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The leaves have an oblong shap.The seeds are contained in a cotton-like envelope. Dark, maroon flowers are formed in terminal panicles. The leaves and stems are covered with soft, bristly hairs that are extremely irritating to the touch.
Achimenes species and hybrids are commonly grown as greenhouse plants, or outdoors as bedding plants in subtropical regions. The species have been extensively hybridized, with many of the hybrids involving the large-flowered species A. grandiflora and A. longiflora. Many of the species and their hybrids have large, brightly colored flowers and are cultivated as ornamental greenhouse and bedding plants.
Adansonia za, or Baobab, is an imposing ethnomedical plant native to Madagascar with its full sun, moderate water requirements, and unusual color. This big tree can grow taller than 20 ft, producing deciduous foliage and stunning flowers that vary in color from crimson to vinous, and yellow to orange. It is a delightfully hardy plant that not only emits a unique beauty in the garden, but is also attractive to butterflies and hummingbirds.
The blooms can be followed by an edible fruit that tastes delicately sweet and acidic. The fruit also carries a wealth of health benefits, containing vitamins A, C, and E, thiamine, niacin, riboflavin, and folate. An average Baobab fruit tree can yield an estimated 150-200 fruits in a single year.
Baobab can be grown in USDA Zones 9-11, and since the tree is deciduous, it can withstand some cold temperatures, making it a great option for gardens in cooler climates. When growing a Baobab in a pot, it is important to use a well draining potting mix, as the tree does not like to stay wet. Keep the pot in a sheltered spot and bring it indoors during frosty winter nights. Water the tree regularly, especially during the hotter summer months. An occasional dose of fertilizer will also help promote healthy growth.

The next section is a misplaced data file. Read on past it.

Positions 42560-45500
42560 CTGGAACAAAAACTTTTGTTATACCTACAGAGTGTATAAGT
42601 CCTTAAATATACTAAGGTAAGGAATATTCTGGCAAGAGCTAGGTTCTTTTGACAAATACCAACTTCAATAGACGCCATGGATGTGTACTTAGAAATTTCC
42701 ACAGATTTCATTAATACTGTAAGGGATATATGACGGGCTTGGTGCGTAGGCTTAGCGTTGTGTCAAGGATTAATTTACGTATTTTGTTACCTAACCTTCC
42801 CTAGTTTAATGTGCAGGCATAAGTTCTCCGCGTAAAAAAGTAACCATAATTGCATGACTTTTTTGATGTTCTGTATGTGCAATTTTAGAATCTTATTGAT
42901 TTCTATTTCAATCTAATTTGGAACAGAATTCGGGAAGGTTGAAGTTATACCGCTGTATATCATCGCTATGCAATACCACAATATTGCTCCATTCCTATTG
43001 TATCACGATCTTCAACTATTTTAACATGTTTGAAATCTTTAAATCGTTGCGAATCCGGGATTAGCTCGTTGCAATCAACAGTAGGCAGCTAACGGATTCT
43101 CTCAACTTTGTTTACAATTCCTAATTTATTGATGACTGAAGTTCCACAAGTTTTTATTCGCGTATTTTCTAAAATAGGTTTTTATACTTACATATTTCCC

The first double flowered variety of Adenium that we obtained was bright red color. After growing simple pink varieties, it seemed the most exotic flower. Soon enough other colors were hybridized and white and pink double flowers came to the market. Within just a year or two after that, all the sudden all kinds of colors appeared, including striped, dotted, spotted... The rainbow of hybrid adeniums nowadays is unbelievable!
Adeniums have many spectacular hybrids. The basic culture is very similar to orchids. A small pot with excellent drainage is a must. Adeniums do not like both over-watering or drying-out. There is a little secret of how to create a weird shape of the base: lift the plant a bit every time you re-pot the plant, so that the upper part of roots will be a little exposed. The plant will form more roots that will go down. To make your plant develop a large swollen base/trunk, you'll need a good quality fertilizer. Fertilizer requirement for swelling up trunks is also used to increase flowering. It shouldn't be too high in nitrogen, the middle number should be the highest. Never apply fertilizer directly on roots and do not liquid feed when a plant is thirsty: always water first slightly to avoid root burn and leaf drop. Do not wet leaves. Adeniums need lots of light for heavy flowering. Most hybrids and species start blooming in the spring when the conditions are warm and days get longer, and continue blooming through the fall and winter in warmer climates. Adeniums like a neutral to hard water. Acidic water tends to sour the soil too fast and may cause root rot. Water plants preferably in the early morning, and allow them to drink up throughout the day. Watering can be done daily to every few days. Never allow your plants to sit in a saucer of water, but don't let them to dry out too often - this causes adeniums to go into early dormancy.
Species and varieties:
See photo gallery of exotic varieties and Thai Adeniums - milti-colored, multi-grafted.